Attorney General Ashley Moody on Wednesday injected her legal opinion into Florida’s ongoing court battle over school mask mandates, adding noise to an increasingly political fight.
Moody, a Republican ally of Gov. Ron DeSantis, said school districts must comply with a state rule that says parents must have the ability to opt their kids out of mask requirements “unless and until the judiciary declares them invalid.”
Her legal opinion comes days after a Leon County judge ruled that DeSantis and his administration “acted without legal authority” when issuing and enforcing a blanket ban on mask mandates. The ruling was delivered orally and is not effective until written and filed. As of Wednesday evening, no ruling has been filed, which has given an opening to DeSantis and his administration to act.
Minutes after Moody published her legal opinion, the Florida Department of Education issued a statement that said her legal opinion proves districts have broken the law and need to follow state orders because “the judiciary has not declared the rule to be invalid.”
“Today, the department is urging every school district that has mandated masks without an opt out to promptly change its policies and comply with Florida’s rules and laws,” said Department of Education spokesman Jared Ochs, who did not immediately respond when asked if the state agency coordinated with Moody’s office.
11 districts defying the state’s order
Eleven of Florida’s 67 school districts have imposed temporary strict mask mandates to prevent the spread of COVID-19. Two districts — Broward and Alachua — have been sanctioned as a result of requiring parents to provide a doctor’s note before they can opt out of masking requirements. Eight other districts, including Miami-Dade and Hillsborough, have been told by the state they are in non-compliance and could face sanctions.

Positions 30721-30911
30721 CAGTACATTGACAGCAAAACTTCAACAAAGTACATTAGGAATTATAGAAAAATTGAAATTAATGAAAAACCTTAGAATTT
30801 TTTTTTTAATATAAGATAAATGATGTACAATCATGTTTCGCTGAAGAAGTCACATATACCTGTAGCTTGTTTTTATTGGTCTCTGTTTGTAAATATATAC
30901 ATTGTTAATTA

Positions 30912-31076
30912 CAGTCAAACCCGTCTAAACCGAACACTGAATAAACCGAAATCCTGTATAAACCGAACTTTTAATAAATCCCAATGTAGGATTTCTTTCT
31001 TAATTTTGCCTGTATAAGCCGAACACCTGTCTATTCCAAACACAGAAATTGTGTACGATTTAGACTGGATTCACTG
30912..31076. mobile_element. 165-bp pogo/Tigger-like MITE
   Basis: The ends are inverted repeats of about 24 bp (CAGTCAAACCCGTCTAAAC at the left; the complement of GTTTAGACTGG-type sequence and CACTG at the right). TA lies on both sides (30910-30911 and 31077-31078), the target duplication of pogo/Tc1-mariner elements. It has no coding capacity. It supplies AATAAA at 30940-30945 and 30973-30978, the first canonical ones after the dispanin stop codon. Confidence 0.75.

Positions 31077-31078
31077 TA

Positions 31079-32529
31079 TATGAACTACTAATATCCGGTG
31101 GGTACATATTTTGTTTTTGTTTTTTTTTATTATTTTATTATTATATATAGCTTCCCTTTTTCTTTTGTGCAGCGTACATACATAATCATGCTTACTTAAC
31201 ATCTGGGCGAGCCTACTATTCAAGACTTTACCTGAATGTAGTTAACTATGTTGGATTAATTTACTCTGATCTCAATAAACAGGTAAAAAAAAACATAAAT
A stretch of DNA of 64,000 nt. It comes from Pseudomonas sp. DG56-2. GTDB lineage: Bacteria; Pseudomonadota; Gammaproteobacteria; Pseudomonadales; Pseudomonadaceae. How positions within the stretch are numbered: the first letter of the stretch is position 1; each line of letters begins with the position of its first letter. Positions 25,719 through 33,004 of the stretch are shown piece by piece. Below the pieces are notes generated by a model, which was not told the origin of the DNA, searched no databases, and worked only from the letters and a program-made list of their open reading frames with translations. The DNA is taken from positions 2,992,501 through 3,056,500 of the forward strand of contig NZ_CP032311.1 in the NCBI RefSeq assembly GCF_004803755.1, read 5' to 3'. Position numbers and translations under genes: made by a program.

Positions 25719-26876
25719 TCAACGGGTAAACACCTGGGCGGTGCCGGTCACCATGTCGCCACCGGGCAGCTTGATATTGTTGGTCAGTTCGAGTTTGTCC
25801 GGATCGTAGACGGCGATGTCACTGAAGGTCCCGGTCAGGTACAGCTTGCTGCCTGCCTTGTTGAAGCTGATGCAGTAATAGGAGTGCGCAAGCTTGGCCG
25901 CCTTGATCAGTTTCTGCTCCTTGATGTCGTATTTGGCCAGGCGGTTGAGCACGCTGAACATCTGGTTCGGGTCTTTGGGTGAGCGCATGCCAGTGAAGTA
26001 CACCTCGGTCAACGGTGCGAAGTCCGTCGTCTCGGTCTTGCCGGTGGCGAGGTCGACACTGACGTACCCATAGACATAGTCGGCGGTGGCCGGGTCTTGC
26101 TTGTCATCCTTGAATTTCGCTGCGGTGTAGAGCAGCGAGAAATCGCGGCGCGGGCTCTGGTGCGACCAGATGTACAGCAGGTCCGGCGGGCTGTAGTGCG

Charles Gallagher, the lead attorney for the plaintiffs in the mask mandate case, said he believes the state is acting inappropriately. He said there is legal precedent that “holds an oral ruling valid and enforceable” until the time it is memorialized in writing.
Gallagher said both parties have the transcript of Circuit Court Judge John Cooper’s ruling, therefore, he argued, the state “cannot claim confusion” and defy the court order.
“I don’t believe it’s appropriate to defy the court’s oral ruling,” Gallagher said in an email to the Herald/ Times on Wednesday.
Nine states have banned school districts from setting universal mask mandates. Those bans are in effect in six states. In the remaining three states, mask mandate bans have been blocked, suspended, or are not being enforced. Sixteen states and the District of Columbia require masks be worn in schools.
MASK MANDATE BAN IN EFFECT
- South Carolina
MASK MANDATE BAN BLOCKED, SUSPENDED, OR NOT BEING ENFORCED
- District of Columbia
- New Jersey
- New Mexico
- Rhode Island
*On Sept. 22, Florida‘s newly-appointed surgeon general instituted a rule that gives parents and legal guardians “sole discretion” over masking in schools.
On Sept. 1, an Oklahoma judge temporarily blocked the state law banning school mask mandates, but students or their parents can still opt out of school mask mandates if they choose.
Updated guidance released by the Texas Education Agency on Sept. 17 states that per the governor’s executive order, school systems “cannot require students or staff to wear a mask.”
In Utah, local health departments can issue 30-day school mask mandates with approval from the state or county government, according to the state’s top education official.